Vol. 106 February 1, 2014 Do You Know Where Your Medical Data Is?

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The price of freedom is eternal vigilance.

                                                                                  –Thomas Jefferson…or Thomas Paine, Abraham Lincoln,
Dr. Thomas Sowell,  and John Philpot Curran.

The federal government is giving money to doctors and hospitals to computerize their medical records ( “EMR” = electronic medical records). To get paid the medical providers have to show “meaningful use” of EMR by, among other things, writing and sending a certain percentage of their prescriptions to pharmacies by computer , by creating interactive websites (“Patient Portals”) to improve patient access to their medical information , and by entering much more of their patient’s personal data into their computers. The improved coordination of care, collaboration of medical providers, and reduced costs of care through the meaningful use of EMR by Accountable Care Organizations (ACO) is a cherished hope of Obamacare (ACA) supporters.

Recently, another arm of the federal government (NSA = National Security Agency) has been shown to be collecting, and maybe analyzing, huge reams of personal data from our telephones, social network sites, and credit card companies. Facebook, Google, and Verizon have all been put on the defensive and are scrambling to show that they weren’t helping, at least “knowingly helping”, the government do this. Wired magazine recently reviewed how this conflict between the government’s promises of security and the internet giants’ promises of privacy is eroding the public trust in both.

So at a time that our government is aggressively incentivizing medical providers to put more and more patients’ personal data into cyberspace, the public’s faith and trust that such data will be safe and not be misused is weakening.

What’s the worry? How bad could it get? Since a picture is worth a thousand words, I direct you to this 3 minute video on how to order a pizza in 2015. Whether you find it believable or not,  or whether you think that 2025 is a more realistic date, you may rest assured that the NSA will know that you clicked on and viewed it.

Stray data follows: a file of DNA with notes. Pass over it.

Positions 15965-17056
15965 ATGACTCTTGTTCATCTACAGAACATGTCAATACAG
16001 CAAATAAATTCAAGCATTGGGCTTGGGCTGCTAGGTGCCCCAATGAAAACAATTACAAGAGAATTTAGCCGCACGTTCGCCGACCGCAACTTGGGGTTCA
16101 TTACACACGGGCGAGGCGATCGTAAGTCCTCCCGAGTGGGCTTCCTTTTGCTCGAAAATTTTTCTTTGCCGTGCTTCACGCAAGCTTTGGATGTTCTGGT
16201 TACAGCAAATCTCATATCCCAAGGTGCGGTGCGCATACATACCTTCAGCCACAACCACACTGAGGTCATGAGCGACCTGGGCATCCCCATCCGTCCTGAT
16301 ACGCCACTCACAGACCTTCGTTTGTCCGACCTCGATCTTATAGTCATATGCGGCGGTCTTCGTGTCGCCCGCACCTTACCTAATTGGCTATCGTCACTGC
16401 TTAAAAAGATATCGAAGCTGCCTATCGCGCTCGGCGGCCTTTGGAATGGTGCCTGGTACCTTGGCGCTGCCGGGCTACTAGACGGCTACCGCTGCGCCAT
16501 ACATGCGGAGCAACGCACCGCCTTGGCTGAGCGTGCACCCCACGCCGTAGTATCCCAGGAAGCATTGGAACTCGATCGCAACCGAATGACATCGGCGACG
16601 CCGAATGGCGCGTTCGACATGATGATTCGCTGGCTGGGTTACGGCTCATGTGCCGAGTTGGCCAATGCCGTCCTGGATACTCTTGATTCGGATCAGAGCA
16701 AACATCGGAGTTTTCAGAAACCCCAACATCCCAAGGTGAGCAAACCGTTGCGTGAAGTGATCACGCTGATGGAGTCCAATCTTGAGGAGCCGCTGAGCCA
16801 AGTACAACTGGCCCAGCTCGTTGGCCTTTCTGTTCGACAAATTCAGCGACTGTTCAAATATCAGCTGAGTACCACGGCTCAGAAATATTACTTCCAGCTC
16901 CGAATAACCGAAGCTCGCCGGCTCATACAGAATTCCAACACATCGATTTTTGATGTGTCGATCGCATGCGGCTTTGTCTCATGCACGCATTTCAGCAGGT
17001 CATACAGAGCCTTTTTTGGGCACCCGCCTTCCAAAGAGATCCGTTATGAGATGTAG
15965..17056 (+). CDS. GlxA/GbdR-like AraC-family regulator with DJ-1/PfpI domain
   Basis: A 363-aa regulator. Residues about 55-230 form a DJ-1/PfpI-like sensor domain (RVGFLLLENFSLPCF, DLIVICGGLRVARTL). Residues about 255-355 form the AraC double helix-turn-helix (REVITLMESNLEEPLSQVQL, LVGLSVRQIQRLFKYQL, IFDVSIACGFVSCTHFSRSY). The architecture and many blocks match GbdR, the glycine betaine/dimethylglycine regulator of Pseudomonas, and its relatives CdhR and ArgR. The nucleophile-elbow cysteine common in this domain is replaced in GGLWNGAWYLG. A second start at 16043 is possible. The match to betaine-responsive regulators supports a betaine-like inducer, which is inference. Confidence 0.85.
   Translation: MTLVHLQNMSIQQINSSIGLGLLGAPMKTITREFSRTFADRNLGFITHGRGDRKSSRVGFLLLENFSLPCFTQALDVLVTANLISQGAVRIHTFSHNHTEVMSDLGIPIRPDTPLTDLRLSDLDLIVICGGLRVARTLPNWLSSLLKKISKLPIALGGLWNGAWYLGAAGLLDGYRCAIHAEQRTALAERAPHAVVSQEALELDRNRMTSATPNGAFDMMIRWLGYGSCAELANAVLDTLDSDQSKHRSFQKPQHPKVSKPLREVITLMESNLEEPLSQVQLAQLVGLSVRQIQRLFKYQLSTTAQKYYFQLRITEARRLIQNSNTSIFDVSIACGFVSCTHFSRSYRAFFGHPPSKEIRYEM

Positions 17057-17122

Reference:
1. “How the NSA Almost Killed the Internet”, Wired, January 2014
2. http://www.youtube.com/watch?v=Q2DY6jWT2a4  “How to Order a Pizza in 2015”

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5 Responses to Vol. 106 February 1, 2014 Do You Know Where Your Medical Data Is?

  1. carolyn russett says:

    That video is HYSTERICAL!!!!!! very sad…but probably true!

  2. Let’s be clear about something. Putting patient records into EMR doesn’t make them less secure. They are encrypted, and have passwords. Anyone who accesses them, including unsuccessful attempts, leaves a trail. It’s more secure than having patient info in English on paper charts where anyone who got hold of them could read and copy them. It’s not like phone calls, which can be gathered by automatic programs from transmission.

    Besides reducing cost and improving care coordination, it improves care outcomes, because making cross-referenced charts from different providers easier to compare prevents medication errors caused by prescribing drugs that interact in dangerous ways.

    • hubslist says:

      I too believe taht implementation of EMR will improve quality and may reduce total costs of care. “Encryption of data” is the standard response to any question about the security of medical data. This paragraph from the Wired article cited in my blog generates some doubt about considering encryption as the perfect bastion of privacy:

      “But even strong encryption won’t necessarily keep out the NSA…[in view of] the agency’s spectacular recent success in cracking popular forms of cryptography. The tactics include using purloined or company-supplied keys to decode all the messages of a major Internet service and exploiting unreported vulnerabilities in software systems. Some documents raised the possibility—already suspected by some in the crypto community—that the NSA helped promote weak encryption standards that it knows how to crack. It is a well-known principle of cybersecurity that any flaw will eventually be discovered and exploited. If in fact the NSA was not reporting known security holes, then it risked exposing domestic information and secrets to evildoers. It may even have allowed foreign govern­ments to snatch high-value cor­porate secrets.”

      • Fine, it isn’t perfect. It’s still better than a paper chart in English, which equals no kind of protection at all aside from having the chart cover closed. Anyone that looks will have the info. And it’s easier for a person with bad intent to get into a file room, than to locate and open a numbered, encrypted file.

  3. WB Smith says:

    Right wing, Tea Party demagoguery!!! We should always trust our government, well maybe we should trust our government, okay, sometimes we should trust our government.. well maybe we should , oh you know…No, I do not want my doctor to put photos of my anal sphincter and cyst on the internet and thus into the cloud for other to observe.. to say nothing of my penile implant.. Keep up the good work Hub

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